As they say, home is where the heaART is. Mural Fest bathed Beaumont in color with a slew of new artworks as 16 artists descended on Beaumont to create as many pieces as they could in six days. Whether you were able to make it out to the festival or not, make it a plan to see the finished works because they’re all beautiful and represent a variety of styles from artists all over the country.
Be 308 - 308 Orleans
Four different artists decorated the nature-themed alley, and the exterior of the building was given a facelift by two more to celebrate Beaumont’s ecotourism initiatives and birding background. The new event space is now one of the liveliest spots downtown.
- @itscandykuo – Deer and Child
- @brittpaintsalot – Butterfly and Carmen
- @everydayresearch - Birds
- @manwithpencil– pelican
Rao’s Bakery - 2596 Calder
@thedaskone – “Greetings from Beaumont” Postcard
Byrd Law Firm - 448 Orleans St
Would you believe this unique collaboration was between two artists who had never met before? The inspiration was designed to embody the law firm with a modern take on justice.
Cocomo Joe’s - 2024 Calder
“Beaumont Betty” is a retro and colorful take on every woman. There’s even an easter egg hidden in there – see if you can find the Spindletop, an homage to the city’s boomtown past.
@feebee_n_jay – Beaumont Betty
MAKE Creative Space - 2405 Calder
Each of these colorful artists set out to embody the spirit of the family-centric craft studio. A Houston resident, Caroline Truong, made her return to Beaumont after painting her very first mural in our city -- inside the Tokyo restaurant. Newcomer Fabian Rey brought his Latin roots to his project. Best known for his work with the Austin Soccer Club, his Puerto Rican heritage contributes to the whimsical character style of his designs.
Adding on to the three murals already here, two new ones were added to this colorful stop downtown. A guitarist herself, Krystal Cooke, was inspired by legendary local musician Barbara Lynn and wanted to bring more attention to the underrepresented talent. Lynn, a Beaumont native is a rhythm and blues and electric blues guitarist, singer and songwriter best known for her R&B chart-topping hit, "You'll Lose a Good Thing," which was later recorded by Aretha Franklin and went on to become a country hit for Freddy Fender. Continuing down the alley, Paul Garson’s mystical tiger was meant to be something colorful and non-controversial that everyone could enjoy.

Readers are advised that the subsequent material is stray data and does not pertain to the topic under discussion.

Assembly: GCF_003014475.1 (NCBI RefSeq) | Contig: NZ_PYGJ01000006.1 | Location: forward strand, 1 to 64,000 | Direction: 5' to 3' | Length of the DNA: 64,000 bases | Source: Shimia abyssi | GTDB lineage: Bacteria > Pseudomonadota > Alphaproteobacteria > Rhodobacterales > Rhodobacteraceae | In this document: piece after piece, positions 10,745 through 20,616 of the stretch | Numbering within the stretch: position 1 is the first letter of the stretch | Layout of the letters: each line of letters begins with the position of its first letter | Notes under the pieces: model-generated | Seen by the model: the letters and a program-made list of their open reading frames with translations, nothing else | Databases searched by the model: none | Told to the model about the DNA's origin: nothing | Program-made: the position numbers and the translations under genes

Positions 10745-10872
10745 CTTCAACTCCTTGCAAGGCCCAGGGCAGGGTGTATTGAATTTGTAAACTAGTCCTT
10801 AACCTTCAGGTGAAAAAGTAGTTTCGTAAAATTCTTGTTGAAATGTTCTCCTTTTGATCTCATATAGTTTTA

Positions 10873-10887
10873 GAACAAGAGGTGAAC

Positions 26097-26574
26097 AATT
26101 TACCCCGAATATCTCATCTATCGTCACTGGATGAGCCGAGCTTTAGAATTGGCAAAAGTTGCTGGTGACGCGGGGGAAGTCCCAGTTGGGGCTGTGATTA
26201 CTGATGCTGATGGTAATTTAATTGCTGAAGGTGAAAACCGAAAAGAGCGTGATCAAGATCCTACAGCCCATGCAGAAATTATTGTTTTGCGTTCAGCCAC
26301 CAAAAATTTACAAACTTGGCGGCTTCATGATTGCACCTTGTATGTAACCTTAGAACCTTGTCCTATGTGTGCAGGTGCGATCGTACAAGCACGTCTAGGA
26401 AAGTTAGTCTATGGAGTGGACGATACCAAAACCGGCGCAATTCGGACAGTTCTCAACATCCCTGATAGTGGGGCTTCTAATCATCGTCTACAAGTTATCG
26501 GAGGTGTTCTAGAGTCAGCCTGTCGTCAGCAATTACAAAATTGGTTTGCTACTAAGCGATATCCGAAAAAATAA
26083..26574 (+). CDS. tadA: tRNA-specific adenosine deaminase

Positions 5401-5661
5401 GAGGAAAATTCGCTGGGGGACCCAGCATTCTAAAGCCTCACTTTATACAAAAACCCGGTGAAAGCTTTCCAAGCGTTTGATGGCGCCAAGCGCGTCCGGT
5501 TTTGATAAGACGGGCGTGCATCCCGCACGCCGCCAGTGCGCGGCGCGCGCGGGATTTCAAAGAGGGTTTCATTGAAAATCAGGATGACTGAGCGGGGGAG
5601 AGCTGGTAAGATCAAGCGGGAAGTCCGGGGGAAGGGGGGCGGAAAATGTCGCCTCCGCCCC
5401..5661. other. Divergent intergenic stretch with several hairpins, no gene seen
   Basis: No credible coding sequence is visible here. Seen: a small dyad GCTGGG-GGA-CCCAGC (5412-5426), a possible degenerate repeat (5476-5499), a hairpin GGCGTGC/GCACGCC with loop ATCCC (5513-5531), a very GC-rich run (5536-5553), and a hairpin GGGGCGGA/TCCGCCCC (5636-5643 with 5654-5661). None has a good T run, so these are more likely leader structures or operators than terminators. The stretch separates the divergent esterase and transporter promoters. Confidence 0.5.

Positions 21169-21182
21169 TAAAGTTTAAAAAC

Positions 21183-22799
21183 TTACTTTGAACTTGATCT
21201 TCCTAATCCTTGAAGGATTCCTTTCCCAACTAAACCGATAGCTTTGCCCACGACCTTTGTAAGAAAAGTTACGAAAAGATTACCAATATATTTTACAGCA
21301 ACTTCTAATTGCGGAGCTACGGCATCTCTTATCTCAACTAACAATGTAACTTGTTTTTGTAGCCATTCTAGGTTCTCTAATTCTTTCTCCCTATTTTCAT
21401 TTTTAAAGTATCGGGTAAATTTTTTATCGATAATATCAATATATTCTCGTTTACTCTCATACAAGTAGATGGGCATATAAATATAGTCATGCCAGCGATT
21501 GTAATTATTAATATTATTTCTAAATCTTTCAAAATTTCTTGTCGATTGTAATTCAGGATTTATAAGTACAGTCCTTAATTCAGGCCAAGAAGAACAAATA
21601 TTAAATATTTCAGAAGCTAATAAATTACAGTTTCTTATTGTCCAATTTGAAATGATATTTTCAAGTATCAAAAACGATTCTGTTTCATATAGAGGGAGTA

The West - 6445 Calder
One of the only West End Murals, this cartoon gator fishing is an homage to the swampy bayous of our Gulf region.
@Tarboxx2 - Gator
Barber’s Trade School – 665 Orleans
A Beaumont native who now resides in LA, Henry Art Smith returned home to create art for his community. The self-taught fashion designer and muralist created the silhouettes of four African American boys said to depict the different hairstyles and personalities you’ll find at a barbershop, along with black unity.
@henryartsmith1 - silhouettes
Air Comfort - 625 N Main St
Designed to normalize mental health issues, the Air Comfort team wanted to shatter the stigma of silent suffering and create an encouraging and inspiring message for people to have open conversations about mental health.
@anatronen1971 - Mental Health Awareness
Pour09 – 6165 Meula Creek Dr. Suite A
The primary festival sponsor also added to their own growing mural collection starting an art alley between the bar and sister restaurant, KO.
BAW Antiques - 1096 Calder St
A Local Artist Collaborative Mural, each of the different makers was given a space for their own design and creations.
- Megan Cobb – “If the Mothers of Nations Could Meet There Would Be No More War” quote
- Maurice Abelman and students – Pandora’s box – hope amongst chaos
- Terry Bussinger – art supplies
- Peter Yeahbuddy Nguyen - girl
- Karen Wallace – local 409 door yarn bomb
- Kimberley Brown – “I believe in Beaumont”
- Tom Veillon
- Lexia Knowles
- Christy Brown